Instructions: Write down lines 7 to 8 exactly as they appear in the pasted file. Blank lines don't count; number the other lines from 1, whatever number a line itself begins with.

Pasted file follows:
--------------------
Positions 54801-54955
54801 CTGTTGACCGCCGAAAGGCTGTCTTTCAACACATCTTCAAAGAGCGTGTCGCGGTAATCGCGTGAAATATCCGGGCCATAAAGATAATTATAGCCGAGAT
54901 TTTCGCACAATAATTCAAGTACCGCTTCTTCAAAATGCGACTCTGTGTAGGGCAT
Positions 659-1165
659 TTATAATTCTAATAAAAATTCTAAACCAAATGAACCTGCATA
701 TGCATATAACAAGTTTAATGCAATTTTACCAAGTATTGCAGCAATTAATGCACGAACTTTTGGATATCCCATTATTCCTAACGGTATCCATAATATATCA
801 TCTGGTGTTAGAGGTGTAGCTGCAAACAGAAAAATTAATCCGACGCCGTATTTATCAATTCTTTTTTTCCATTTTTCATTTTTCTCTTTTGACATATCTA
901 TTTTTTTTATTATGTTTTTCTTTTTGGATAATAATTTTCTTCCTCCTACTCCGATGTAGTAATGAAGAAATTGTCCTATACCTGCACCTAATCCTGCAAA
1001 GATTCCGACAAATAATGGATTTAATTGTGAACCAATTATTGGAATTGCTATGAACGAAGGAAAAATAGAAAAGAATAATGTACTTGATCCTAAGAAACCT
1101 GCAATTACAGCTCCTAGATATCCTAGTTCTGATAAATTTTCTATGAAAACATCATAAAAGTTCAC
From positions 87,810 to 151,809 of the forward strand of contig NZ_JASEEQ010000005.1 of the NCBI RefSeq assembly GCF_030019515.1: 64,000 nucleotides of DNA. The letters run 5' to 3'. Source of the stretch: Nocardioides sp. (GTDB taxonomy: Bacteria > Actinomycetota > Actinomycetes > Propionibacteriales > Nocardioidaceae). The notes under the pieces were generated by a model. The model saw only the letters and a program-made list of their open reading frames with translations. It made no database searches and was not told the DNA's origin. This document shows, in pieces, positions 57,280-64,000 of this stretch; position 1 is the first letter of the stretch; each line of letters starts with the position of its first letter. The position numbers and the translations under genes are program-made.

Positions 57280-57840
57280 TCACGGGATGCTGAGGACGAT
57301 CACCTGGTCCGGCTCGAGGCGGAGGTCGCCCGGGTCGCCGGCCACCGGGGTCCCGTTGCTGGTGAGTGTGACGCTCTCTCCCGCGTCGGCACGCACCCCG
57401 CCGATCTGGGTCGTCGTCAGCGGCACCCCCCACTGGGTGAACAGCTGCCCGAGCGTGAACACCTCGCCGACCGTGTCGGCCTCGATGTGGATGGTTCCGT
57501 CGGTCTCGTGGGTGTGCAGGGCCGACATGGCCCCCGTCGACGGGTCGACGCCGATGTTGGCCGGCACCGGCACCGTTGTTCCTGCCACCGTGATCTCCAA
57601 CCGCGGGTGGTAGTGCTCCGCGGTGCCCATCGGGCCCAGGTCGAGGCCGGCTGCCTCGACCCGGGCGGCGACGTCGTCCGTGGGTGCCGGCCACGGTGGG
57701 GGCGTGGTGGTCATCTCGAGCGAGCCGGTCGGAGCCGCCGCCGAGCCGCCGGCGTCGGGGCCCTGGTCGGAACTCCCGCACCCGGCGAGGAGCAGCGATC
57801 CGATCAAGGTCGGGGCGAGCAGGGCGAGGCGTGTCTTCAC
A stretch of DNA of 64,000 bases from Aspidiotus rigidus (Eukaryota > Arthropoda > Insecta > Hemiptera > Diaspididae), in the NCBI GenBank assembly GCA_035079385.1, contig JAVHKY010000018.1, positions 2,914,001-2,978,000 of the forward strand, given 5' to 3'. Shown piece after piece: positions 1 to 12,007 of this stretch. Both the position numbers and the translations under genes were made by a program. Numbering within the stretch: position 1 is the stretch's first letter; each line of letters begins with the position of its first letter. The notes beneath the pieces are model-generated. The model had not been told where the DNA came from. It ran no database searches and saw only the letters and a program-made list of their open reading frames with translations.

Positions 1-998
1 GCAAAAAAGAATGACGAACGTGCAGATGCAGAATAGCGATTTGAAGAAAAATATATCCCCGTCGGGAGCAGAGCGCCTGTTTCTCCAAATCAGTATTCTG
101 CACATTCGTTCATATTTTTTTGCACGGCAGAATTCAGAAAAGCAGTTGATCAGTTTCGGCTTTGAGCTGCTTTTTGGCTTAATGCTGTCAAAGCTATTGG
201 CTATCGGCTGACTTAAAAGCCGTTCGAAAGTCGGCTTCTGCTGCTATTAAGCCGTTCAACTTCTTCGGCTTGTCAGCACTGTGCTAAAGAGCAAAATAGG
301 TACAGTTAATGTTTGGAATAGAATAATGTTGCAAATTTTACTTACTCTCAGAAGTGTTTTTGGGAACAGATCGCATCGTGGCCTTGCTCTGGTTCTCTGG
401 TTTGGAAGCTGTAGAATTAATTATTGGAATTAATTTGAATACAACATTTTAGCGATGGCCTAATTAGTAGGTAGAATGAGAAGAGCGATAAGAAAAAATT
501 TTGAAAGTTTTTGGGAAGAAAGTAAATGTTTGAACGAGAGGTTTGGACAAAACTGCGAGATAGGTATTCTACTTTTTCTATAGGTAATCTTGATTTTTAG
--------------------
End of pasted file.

801 TCTGGTGTTAGAGGTGTAGCTGCAAACAGAAAAATTAATCCGACGCCGTATTTATCAATTCTTTTTTTCCATTTTTCATTTTTCTCTTTTGACATATCTA
901 TTTTTTTTATTATGTTTTTCTTTTTGGATAATAATTTTCTTCCTCCTACTCCGATGTAGTAATGAAGAAATTGTCCTATACCTGCACCTAATCCTGCAAA